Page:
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Wilhelmsbau museum Speyer
The Wilhelmsbau Museum
in Speyer, Germany
a new museum for self-playing musical instruments
by Hauke Marxsen

wilhelmsbau00.jpgSpeyer is a romantic town on the river Rhine not far from Heidelberg. In the centre you will find a big cathedral, and not far away (10 minutes to walk) you reach the Technik Museum Speyer. It had a department for self-playing musical instruments known under the name Musiksalon, which was closed for some time and is now newly established in the Wilhelmsbau -- an outstanding historical building and museum.

The museum organizers thought, "The visitors want to see more, not only some music boxes."  So you will find the ambiance of the era of one hundred years ago, with furniture, fashions, uniforms, accessory, old toys and dolls.  The Wilhelmsbau is a building with diversified history dating from WW1.  I estimate it has an exhibition area between 12,000 and 15,000 square feet in over three floors.

In the Internet you will find something about the Technik Museum at  The English version at is not yet up to date. In the German version the Wilhelmsbau is introduced at .

Hauke Marxsen

(Text condensed from the museum catalog with the kind permission of  Technik Museum Speyer)
(Click on the small image to view a larger image.)
wilhelmsbau01a.jpg With the "Wilhelmsbau", situated in the grounds of the Technik Museum Speyer just a few steps from the "Liller Halle" building, a unique museum was created that takes visitors back to the turn of the century era. The high, lavishly decorated rooms with their stucco ceilings, parquet flooring and wainscoting are conveying an air of the glamour and noblesse belonging to an epoch whose elegant lifestyle was material in forming our picture of the "good old times".

wilhelmsbau04a.jpg The spectrum of the exhibition shown on three levels is truly outstanding. The main focus theme of the ground floor is a collection of mechanized musical instruments. Long before the phonograph came into existence these marvels of mechanized music, activated by cylinders, metal plates or paper tapes, provided musical entertainment in cafes, restaurants and drawing rooms of the middle classes.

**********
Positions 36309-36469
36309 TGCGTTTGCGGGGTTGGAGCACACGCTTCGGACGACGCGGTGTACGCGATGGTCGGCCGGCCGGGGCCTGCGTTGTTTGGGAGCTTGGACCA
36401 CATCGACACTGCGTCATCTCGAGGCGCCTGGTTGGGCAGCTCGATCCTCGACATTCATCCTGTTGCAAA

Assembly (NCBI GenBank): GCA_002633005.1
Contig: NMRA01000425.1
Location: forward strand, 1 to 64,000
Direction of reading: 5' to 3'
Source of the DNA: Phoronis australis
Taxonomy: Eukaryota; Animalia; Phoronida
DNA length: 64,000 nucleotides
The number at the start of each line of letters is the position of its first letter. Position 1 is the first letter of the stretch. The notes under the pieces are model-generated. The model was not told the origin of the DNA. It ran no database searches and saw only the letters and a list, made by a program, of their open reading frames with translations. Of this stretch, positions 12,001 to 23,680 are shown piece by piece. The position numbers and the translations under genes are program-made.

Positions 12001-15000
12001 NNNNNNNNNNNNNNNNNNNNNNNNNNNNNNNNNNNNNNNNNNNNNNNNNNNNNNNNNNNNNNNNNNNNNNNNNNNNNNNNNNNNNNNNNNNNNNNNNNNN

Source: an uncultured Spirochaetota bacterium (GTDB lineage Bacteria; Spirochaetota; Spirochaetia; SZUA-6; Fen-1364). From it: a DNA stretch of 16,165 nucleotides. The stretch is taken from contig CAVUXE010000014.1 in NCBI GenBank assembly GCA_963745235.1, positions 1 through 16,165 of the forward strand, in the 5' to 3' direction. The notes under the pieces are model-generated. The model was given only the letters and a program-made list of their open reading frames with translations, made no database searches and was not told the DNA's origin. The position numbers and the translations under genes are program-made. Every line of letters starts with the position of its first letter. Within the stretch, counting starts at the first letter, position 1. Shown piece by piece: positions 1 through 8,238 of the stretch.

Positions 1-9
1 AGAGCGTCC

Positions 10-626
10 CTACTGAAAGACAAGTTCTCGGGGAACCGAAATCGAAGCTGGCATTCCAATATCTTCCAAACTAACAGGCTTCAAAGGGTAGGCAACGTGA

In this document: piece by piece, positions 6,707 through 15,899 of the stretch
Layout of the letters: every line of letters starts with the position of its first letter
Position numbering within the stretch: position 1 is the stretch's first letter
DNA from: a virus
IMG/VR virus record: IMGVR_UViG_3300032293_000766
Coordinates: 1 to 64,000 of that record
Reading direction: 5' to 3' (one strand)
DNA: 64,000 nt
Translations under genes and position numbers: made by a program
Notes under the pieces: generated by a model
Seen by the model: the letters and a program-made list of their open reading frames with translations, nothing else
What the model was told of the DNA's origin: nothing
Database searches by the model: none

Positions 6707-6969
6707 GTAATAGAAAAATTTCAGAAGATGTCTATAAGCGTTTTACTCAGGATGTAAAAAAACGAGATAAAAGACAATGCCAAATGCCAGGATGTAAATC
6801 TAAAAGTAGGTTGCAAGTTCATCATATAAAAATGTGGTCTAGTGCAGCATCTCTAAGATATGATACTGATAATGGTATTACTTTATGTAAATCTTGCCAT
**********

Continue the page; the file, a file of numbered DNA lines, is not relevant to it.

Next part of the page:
The finest and most noble models, like the reproduction pianos by Messrs. Welte of Freiburg, were reserved for a limited, privileged class of wealthy music fans, who were able to enjoy concert hall quality performances of the most famous pianists of their time with this instrument. To see and hear one of these instruments in action is an unforgettable experience.

wilhelmsbau02a.jpg Then the imposing stairwell takes us up to the middle level with an exhibition in painstakingly arranged display cases, each of them a small time capsule in itself, showing historic fashion, contemporary accessories, toys of the time and many items of everyday life of the middle classes. Many of the fashion garments are draped on artists' dolls, 50 lifelike that you would expect to see them move around any moment.

Another highlight is the world-wide unique collection of dolls from the United States comprising several thousand dolls of all periods and styles, which are also on exhibit on the middle level of the museum. Classic porcelain dolls are shown here as well as many characters from fairy tails ranging from Cinderella to Alice in Wonderland. Particularly interesting for hunters is the "Jagdzimmer", the Hunter's Room, which shows numerous hunting trophies from all parts of the world.

wilhelmsbau05a.jpg The tour of the building culminates in the Winkler collection in the upper floor of the Wilhelmsbau. Exhibited in valuable, masterfully illuminated mahogany show-cases, the glory of Old Prussia comes back to life. Besides uniforms, helmets, medals and decorations, insignias, sabers and other things military, the exhibition includes rare items of historic fashion, reflecting the spirit of those times in a most impressive way.

wilhelmsbau03a.jpg The Wilhelmsbau building houses one of the largest collection of mechanized musical instruments, from the tiny musical box up to the wardrobe-sized orchestrion. The range of instruments on exhibition is unique and reaches from the beginning of music boxes, like the serinettes and flue-work clocks of the late 18th century, up to the perfected reproduction pianos and automatic violins of the nineteen-twenties. There is hardly any other museum offering the visitors an opportunity to observe the technological development of this singular class of instruments as closely as this. The elaborately furnished rooms like the "Black Room"  the "Room of Big Organs", the "Clock Cabinet", and the "Hall of Orchestrions" not only lend a particularly beautiful setting to the exhibition but also convey to the visitor an impression of those times in which mechanized musical instruments were at the height of their popularity.

With the "Wilhelmsbau" building the collection of the Technik Museum Speyer could he extended with many notable elements, and we hope that our visitors will enjoy their tour of this exhibition as much as we did creating and arranging the museum.

29 March 2000

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